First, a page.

Volume 13 of Oh My Goddess! is one of my favourite volumes to date, if only for the 1st two chapters focussing on Skuld’s development as a goddess. Given that I haven’t been that fond of Skuld in the past this only reinforces how good these chapters are, especially as the remaining chapters are also strong additions to the story.
Chapter 73 Mean Sister features, as the title suggests, some tough love on Belldandy’s part towards Skuld. It begins with Skuld being impressed (although reluctant to admit it) by the joy Belldandy takes in riding a bicycle.
Only, as Urd cheerfully points out, Skuld doesn’t actually know how to ride a bicycle. Urd, naturally, adds fuel to the fire with a humiliating challenge to ride a tricycle around town if Skuld can’t manage a bike.
Skuld’s initial attempts reject assistance from Keiichi and Belldandy in favour of using technology to solve her problems. This only stops when Keiichi points out that adding a gyroscopic stabiliser and a motor would mean that it wouldn’t be a bicycle anymore, and Belldandy waxes rhapsodic about the beauty of cycling.
Ultimately learning to balance on a bicycle means doing it yourself. Belldandy knows this, Skuld doesn’t.
As a result Skuld feels betrayed by her “mean sister” when Belldandy a) keeps letting go of the bike, and b) not interfering when Skuld asks to be saved. It turns out there’s more to it: Skuld won’t be able to properly use her goddess powers if she always depends on her technology or on someone else.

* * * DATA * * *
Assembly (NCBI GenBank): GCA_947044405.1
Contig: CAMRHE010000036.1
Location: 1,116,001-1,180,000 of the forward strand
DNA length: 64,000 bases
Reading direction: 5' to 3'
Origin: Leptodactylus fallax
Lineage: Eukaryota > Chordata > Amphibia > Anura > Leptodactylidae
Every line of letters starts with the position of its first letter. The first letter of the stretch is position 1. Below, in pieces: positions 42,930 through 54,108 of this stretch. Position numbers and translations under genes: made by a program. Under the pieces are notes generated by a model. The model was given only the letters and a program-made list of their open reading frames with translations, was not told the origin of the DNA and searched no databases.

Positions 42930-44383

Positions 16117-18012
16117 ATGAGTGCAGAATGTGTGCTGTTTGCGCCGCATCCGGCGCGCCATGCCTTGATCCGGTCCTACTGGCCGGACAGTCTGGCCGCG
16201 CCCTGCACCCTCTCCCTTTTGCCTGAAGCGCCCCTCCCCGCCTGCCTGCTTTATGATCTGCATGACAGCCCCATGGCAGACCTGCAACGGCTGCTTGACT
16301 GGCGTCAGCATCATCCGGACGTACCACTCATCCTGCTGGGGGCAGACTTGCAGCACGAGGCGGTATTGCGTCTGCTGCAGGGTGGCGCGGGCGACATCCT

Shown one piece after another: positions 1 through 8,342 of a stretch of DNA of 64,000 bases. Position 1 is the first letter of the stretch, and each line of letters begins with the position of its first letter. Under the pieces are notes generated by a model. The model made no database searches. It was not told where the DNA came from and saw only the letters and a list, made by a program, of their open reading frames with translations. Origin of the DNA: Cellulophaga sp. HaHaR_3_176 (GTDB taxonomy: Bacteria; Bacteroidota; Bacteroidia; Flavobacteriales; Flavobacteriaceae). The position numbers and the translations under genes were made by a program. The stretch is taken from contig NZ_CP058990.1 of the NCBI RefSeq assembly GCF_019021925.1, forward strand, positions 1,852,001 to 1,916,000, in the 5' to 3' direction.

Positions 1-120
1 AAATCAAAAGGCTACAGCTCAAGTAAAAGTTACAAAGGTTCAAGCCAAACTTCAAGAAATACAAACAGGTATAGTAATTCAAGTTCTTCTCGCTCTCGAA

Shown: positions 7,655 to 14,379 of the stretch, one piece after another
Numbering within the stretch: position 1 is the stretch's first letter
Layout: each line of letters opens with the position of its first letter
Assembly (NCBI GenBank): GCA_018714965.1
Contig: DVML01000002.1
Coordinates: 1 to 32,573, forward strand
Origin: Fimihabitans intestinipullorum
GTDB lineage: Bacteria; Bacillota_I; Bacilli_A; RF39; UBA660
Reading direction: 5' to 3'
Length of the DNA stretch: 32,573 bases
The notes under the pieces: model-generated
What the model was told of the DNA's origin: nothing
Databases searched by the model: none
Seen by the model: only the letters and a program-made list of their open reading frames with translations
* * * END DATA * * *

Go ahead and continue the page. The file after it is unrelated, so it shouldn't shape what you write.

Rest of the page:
What appears to be betrayal is actually deeply caring, and reminds me of the similarly themed Keiichi centred chapter in Volume 10 . Hurt by Belldandy’s apparent betrayal Skuld runs off and, well, sulks.
Enter Sentaro, a kid about Skuld’s apparent age who is doing stunts on a BMX or similar bike. Naturally Sentaro has a fall in front of Skuld but doesn’t seem to care about the scratches on the bike or on him. For Sentaro the crashes are part of the fun, especially learning the skills to avoid the crashes as he pushes the bike to the limits.
Skuld doesn’t understand this, but Sentaro offers to teach her. The next couple of pages are really sweet as Skuld finally learns how to ride for herself, and in the doing understands what Belldandy was really up to.
Mean Sister is possibly the most spectacularly misnamed chapter of Oh My Goddess, but it just adds to the appeal for me. This chapter is also one of the best Skuld chapters I’ve seen yet with a sympathetic presentation of a difficult lesson.
For all that Sentaro is a fairly generic character, he is well crafted and Skuld’s reactions to his innocent enjoyment of the thrill of stunt cycling work well here.
Chapter 74 Crazy Little Thing Called Love starts with Belldandy trying to teach Skuld how to release and control her powers. This is another excellent chapter, and one that builds directly on Mean Sister.